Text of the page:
We had to be at the Faulkner Hospital at 7:45am on the day of my surgery.  Kristin stayed over the night before and drove Kim, Bing, and me.  I woke up to the wonderful smell of fresh-brewed coffee, and to Kristin and my aunt (“Mooie”) frantically chatting in a somewhat hushed tone.  Apparently, Kristin’s Jeep had a flat tire!  Whoops!  The ladies were their usual, resourceful selves and pulled it together, formulating a plan to get me in on time.  Kristin ended up driving us to Boston in Mooie’s mini-van, zooming about like a wild woman, finding the “secret squirrel” path to the hospital.

I checked in right at 7:45am, then was sent to the Sagoff Breast Center to have wires placed in my boobs, aka, a wire localization procedure.  Not only did I have a lump in my boob, but I had a line of DCIS which is precancerous and needed to be removed, and all of this cancerous stuff spanned about 7cm of my boob.  The wires help the surgeon’s accuracy, to make certain the full extent of the cancerous area is removed.

This is a picture on my way to have wires put in my boobs.  Yes, Kim is waving a fragrant cup of delicious hazelnut coffee in my face…I had to stop eating and drinking at midnight.  She can be quite a hobag.

Kim and Kristin were allowed into the “inner” waiting room with me, but Bing had to wait in the main area (along with two other men).  I changed into my “johnny” and sat around in the exclusive waiting room with two other women in their “johnnies,” as my mom so aptly predicted would be the situation.  I marveled that they were sitting alone, and realized that even though my entourage was slightly ridiculous at times, I much preferred the bountiful support.

A nurse took me back to a room with a mammogram machine.  She explained the procedure to me, then the doctor came in and explained it to me again.  I think I signed something acknowledging the risks.  I was practically hallucinating with hunger (I love to eat and drink coffee), so who knows what I signed. They had me stand up for the first part of the procedure.  My boob was smooshed in the mammogram machine, and I was positioned in such a way that I was forced to look at some metal thing sticking out of a brick wall.  I wondered why they don’t put up pretty pictures or happy poems like they do at the gyno, or in the MRI machine.  Maybe I will suggest that if they send me a patient survey.

They took an image to locate my lump, and then the doctor injected me with lidocaine under my boob, near the cancerous mass.  Holy cow, it hurt.  Next, she put a needle in to mark where the lump was, and took another image.  I thought, “OK, I am halfway done.”  Unfortunately, when the doctor made a second injection close to my nipple to mark the DCIS, I felt just enough pain and lacked just enough food that I ended up nearly fainting.  The nurse and doctor rushed to dislodge my boob from the machine, laid me out in a chair and placed ice packs on my head and around my body.  I felt woozy and clammy, but grateful that I didn’t completely pass out and end up hanging by my boob.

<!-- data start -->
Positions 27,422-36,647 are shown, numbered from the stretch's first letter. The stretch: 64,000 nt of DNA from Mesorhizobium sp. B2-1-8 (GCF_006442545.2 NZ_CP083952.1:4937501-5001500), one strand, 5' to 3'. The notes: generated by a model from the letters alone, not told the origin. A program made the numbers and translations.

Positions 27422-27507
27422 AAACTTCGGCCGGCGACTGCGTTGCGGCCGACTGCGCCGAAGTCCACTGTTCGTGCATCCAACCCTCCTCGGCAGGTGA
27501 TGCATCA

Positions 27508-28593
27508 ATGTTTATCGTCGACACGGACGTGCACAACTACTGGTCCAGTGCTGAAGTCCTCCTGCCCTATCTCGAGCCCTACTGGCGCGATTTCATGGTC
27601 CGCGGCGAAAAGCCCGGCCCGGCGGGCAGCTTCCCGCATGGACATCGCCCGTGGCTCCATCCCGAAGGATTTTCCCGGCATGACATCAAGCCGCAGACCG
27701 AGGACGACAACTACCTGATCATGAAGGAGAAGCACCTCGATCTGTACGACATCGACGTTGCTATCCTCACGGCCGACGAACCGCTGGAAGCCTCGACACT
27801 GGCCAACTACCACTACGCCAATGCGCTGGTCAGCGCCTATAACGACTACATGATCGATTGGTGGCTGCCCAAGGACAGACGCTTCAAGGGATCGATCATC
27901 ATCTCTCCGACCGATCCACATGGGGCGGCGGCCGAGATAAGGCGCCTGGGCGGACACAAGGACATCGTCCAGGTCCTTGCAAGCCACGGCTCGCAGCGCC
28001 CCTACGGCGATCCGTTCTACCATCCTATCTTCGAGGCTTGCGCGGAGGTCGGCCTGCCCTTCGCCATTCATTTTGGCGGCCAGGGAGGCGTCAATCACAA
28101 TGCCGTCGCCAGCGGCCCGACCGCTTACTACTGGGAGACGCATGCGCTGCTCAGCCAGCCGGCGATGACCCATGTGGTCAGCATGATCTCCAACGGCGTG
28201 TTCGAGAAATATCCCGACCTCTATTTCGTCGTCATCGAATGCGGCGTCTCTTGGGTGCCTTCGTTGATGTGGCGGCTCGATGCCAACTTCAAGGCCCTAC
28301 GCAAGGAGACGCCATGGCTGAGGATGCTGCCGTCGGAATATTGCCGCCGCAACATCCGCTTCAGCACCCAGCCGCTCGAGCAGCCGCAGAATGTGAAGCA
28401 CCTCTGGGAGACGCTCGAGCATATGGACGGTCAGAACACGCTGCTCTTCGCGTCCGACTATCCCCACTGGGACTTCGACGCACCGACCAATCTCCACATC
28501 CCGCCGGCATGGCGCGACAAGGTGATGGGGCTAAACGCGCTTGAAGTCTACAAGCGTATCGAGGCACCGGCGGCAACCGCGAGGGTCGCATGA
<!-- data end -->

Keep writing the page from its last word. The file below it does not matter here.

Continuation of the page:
The doctor and nurse finally recognized that I was only a few hundred calories away from delirium, so they finished up the procedure with me seated.  Once they properly placed the second needle, they threaded thin wires through the needles down in my breast tissue and took yet another image in the human boob trap.  Luckily for me, the wires were properly placed, so the doctor removed the needles and taped down the wires.  Lastly, she injected me with a blue dye close to my nipple.  This dye is taken up by the lymphatic system, and will stain the first lymph nodes leading out of my breast.  It stung but the pain dissipated fairly quickly, and then we were finished.  I put my hoodie back on but couldn’t manage to put on my t-shirt, and rejoined my entourage.  We were lead to the surgery waiting room in the main hospital.

The wait didn’t feel long.  I cuddled on Bing’s shoulder, talked a bit, and watched some TV.  I felt pretty calm and didn’t feel anxious.  I cannot explain why, I even surprised myself.  Possibly I felt that way because I had an idea of what to expect with anesthesia (I had bladder biopsies in 2008 and 2010), and I was confident with my choice of doctors.  A nurse took me back to a small “room” in a long hallway where I put my street clothes in a bag and changed into yet another “johnny” behind the privacy of a curtain.  They even provided me with an amazing pair of stretchy, nylon underwear which I opted to wear, in case I was silly after surgery and let my johnny hang loose.  The nurse started an IV, then retrieved Bing and Kim from the waiting room.  Bing’s expression was a toned-down version of his expression when we first found out that I had cancer.  I said to both him and Kim, “I know, it’s hard to see someone like this, but it’s going to be OK.”

I feel naked without my ring on, so I took it off when they made me at the hospital and gave it to Kim, but I put it back on when Kim came to sit with me while I was in pre-op.  I wore it until the nurse caught me with it on (no clue how she spotted it from across the hall).  Kim then put it on for safekeeping, but it was too small for her ring finger and too big for her pinky, so the nurse offered to tape it on her!

Waiting for surgery:

My ring on Kimmie’s finger, after the nurse got her tape-on:

Only two people were allowed to sit with me at any given time, so Bing and Kim swapped out for Mom and Mooie, and then Mooie swapped out for Kristin.  Mom and Kristin read all of the well-wishes written on my Facebook page to me shortly before I was wheeled off, so for those of you who posted on my wall, I really appreciated it!  Then I requested that Bing come back to wait with me until the surgery room was ready.

The anesthesiologist came and introduced himself to me, and then Dr. Carter and Dr. Talbot showed up.  I told them that the wire was hurting me, but that the pain was bearable until I was knocked out for surgery.  They looked at my boob and Dr. Talbot showed Dr. Carter (and me) where he planned to make the incisions.  A few minutes before noon, I gave Bing one last kiss and I was rolled off to surgery.  I remember talking with Dr. Carter, or attempting to talk to her since the anesthesiologist had already started my sedative.  I told her that I think being a surgeon is so cool, and she said she’d love to learn more about horses from me someday.

Then I woke up in recovery.